We, who are Gentiles (the Nations), are actually commanded to rejoice in what God accomplishes for His people (the Nation) on His Land. God promises that no matter what gains Israel’s enemies make, He will provide atonement, redeeming back what was lost. Indeed, countless usurpers have arisen, and the Land has had to be repeatedly reclaimed. While it is always God who conquers, it is always the children of Israel who must go in to possess it. That is why faithful warriors were needed centuries ago, and that is why Israel’s warriors are needed today. God’s Land is worth fighting for.
It shouldn’t surprise us that the Bible-believing Church has emerged as the primary Gentile ally of Israel in its modern restoration. While Israel commits her sons and daughters on the ground, Christians engage in the spiritual battle and aid the Jewish people as they come home. Christian assistance includes praying, providing tangible help, and speaking out in support of Israel. By faith, we “pray for the peace of Jerusalem” (Ps. 122:6) while laboring for the day when Israel will “learn war no more” (Isa. 2:4). But until the fullness of that time has come, we remain standing, by faith, with those who must defend Israel’s existence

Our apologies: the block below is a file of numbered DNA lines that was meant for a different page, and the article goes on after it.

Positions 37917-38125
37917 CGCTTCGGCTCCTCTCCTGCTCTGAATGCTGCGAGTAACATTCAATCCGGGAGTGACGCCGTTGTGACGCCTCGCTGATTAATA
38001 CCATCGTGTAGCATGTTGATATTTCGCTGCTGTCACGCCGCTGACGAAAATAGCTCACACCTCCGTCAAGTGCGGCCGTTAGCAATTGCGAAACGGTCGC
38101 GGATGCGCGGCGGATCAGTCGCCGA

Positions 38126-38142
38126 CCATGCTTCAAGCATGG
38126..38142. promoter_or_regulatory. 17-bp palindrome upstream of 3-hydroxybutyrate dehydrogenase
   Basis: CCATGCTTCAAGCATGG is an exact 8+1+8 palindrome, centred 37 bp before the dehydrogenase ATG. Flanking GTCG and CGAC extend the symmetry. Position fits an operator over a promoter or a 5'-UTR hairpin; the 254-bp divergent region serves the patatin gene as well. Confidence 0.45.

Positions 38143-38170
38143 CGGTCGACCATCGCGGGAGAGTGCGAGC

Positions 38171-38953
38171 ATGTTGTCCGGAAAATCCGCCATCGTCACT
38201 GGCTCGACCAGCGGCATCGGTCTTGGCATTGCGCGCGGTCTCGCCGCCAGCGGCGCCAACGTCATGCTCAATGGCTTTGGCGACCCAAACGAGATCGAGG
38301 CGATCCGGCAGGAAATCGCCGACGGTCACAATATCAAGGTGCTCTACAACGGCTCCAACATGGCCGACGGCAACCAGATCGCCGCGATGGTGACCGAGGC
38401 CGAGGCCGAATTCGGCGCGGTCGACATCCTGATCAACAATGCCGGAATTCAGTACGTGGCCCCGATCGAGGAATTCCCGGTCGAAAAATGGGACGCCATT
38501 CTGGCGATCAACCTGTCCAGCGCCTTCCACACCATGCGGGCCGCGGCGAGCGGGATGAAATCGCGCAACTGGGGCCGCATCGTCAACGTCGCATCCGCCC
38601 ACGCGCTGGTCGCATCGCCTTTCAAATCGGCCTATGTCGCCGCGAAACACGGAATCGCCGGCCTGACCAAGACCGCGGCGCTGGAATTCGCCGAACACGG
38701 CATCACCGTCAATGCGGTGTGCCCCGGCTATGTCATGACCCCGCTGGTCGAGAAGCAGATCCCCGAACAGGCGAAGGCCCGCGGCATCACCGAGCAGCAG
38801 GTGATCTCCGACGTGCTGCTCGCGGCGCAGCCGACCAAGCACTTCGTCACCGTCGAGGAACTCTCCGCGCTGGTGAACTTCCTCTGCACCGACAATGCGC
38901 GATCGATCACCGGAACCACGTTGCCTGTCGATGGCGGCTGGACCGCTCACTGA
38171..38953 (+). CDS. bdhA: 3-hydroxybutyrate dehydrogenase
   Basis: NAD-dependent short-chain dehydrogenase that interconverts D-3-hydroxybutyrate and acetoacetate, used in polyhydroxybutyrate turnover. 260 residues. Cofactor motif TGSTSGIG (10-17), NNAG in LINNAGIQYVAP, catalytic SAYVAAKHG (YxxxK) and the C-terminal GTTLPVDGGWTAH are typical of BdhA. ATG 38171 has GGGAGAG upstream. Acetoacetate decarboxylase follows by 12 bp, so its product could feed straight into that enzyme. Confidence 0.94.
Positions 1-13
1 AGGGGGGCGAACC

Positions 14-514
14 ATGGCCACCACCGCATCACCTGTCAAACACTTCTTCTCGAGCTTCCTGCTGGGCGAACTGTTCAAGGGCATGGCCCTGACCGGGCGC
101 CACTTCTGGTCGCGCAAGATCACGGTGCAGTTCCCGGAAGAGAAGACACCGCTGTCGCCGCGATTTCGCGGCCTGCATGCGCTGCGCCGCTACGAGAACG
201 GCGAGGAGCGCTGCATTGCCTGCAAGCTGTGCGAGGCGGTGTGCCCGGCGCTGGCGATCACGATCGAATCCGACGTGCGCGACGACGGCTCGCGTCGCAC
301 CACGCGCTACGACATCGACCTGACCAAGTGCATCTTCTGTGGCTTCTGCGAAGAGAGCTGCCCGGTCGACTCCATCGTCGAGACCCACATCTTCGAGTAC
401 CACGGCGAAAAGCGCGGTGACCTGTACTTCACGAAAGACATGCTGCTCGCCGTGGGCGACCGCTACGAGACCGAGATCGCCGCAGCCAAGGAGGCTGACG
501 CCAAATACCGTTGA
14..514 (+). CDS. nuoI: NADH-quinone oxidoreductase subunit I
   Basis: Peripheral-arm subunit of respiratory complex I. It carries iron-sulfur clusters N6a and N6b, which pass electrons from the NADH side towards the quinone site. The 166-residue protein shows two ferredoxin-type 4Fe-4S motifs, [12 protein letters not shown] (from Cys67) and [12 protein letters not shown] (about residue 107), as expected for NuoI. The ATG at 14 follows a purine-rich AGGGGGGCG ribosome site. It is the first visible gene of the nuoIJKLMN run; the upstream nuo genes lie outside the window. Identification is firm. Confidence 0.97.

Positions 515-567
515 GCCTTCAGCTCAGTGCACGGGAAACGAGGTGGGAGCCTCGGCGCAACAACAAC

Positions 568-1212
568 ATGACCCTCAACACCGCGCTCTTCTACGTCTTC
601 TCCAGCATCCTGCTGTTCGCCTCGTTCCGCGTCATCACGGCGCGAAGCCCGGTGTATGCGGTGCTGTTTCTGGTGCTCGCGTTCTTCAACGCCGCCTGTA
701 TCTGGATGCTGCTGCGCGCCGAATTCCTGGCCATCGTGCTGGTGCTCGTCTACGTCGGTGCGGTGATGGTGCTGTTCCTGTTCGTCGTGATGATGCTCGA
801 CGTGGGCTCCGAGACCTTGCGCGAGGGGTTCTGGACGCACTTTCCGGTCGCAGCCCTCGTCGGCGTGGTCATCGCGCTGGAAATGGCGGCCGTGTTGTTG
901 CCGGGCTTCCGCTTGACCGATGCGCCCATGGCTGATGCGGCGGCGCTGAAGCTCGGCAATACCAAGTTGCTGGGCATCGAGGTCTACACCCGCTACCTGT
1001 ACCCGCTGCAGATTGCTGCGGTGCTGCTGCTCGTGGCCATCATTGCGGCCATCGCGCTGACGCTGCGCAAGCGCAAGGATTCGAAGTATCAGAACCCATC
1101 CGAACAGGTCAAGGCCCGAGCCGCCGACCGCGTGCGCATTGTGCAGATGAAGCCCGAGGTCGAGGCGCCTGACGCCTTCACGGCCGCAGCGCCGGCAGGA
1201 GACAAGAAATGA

Four thousand years ago, General Moses, Commander 1st Israelite Expeditionary Force, Sinai Campaign, anticipated Israel’s re-gathering that is now underway:
“The Lord your God will bring you back from captivity, and have compassion on you, and gather you again from all the nations where the Lord your God has scattered you. If any of you are driven out to the farthest parts under heaven, from there the Lord your God will gather you, and from there He will bring you. Then the Lord your God will bring you to the land which your fathers possessed, and you shall possess it” (Deut. 30:3–5).
After worldwide dispersion and near annihilation, the Jewish people have come back to the Land of their fathers. Arriving as the “dry bones” of Ezekiel 37:4, they have transformed into the “exceedingly great army” of Ezekiel 37:10. No wonder, for possessing the Land requires an army—a good army.
There’s no other plan: The Land of Israel will be in Israel’s possession when the fullness of God’s kingdom comes on earth. God will do it, and He will use His faithful warriors to get it done.
Dr. Bill Adams is a 1981 graduate of the United States Military Academy at West Point who served over a decade on active duty as a US Army Field Artillery officer, retiring in 2001 with the rank of Major, US Army Reserve.
Bar-Zohar, Michael, ed. Lionhearts: Heroes of Israel. New York: Warner Books, 1998.
Doughherty, Martin J. Battles of the Bible. New York: Metro Books, 2008.
Gladwell, Malcolm. David and Goliath: Underdogs, Misfits, and the Art of Battling Giants.
New York: Little Brown, 2013.
Goldman, Shalom. Zeal for Zion: Christians, Jews, & the Idea of The Promised Land.
Chapel Hill: The University of North Carolina Press, 2009.
Herzog, Chaim and Gichon, Mordechai. Battles of the Bible. New York: Fall River